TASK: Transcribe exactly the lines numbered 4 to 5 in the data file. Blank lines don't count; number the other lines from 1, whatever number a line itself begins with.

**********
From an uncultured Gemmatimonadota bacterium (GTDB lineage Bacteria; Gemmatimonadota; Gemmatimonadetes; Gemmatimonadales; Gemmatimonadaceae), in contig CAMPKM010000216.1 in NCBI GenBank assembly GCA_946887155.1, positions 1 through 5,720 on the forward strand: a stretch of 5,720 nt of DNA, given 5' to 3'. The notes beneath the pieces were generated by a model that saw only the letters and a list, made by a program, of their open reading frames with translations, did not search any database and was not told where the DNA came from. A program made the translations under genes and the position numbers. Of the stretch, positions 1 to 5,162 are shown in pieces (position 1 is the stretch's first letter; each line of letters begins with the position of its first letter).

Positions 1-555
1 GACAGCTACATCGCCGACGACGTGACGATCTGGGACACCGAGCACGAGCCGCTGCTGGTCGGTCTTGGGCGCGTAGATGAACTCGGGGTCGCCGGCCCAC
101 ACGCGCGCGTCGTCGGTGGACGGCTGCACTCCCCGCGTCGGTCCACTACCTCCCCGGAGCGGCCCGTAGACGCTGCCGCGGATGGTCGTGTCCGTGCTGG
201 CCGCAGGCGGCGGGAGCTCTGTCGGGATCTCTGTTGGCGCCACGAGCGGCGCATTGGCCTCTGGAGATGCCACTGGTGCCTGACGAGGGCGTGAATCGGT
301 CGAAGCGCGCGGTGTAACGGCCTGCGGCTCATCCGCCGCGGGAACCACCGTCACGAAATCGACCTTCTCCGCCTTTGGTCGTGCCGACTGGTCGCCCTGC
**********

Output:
101 ACGCGCGCGTCGTCGGTGGACGGCTGCACTCCCCGCGTCGGTCCACTACCTCCCCGGAGCGGCCCGTAGACGCTGCCGCGGATGGTCGTGTCCGTGCTGG
201 CCGCAGGCGGCGGGAGCTCTGTCGGGATCTCTGTTGGCGCCACGAGCGGCGCATTGGCCTCTGGAGATGCCACTGGTGCCTGACGAGGGCGTGAATCGGT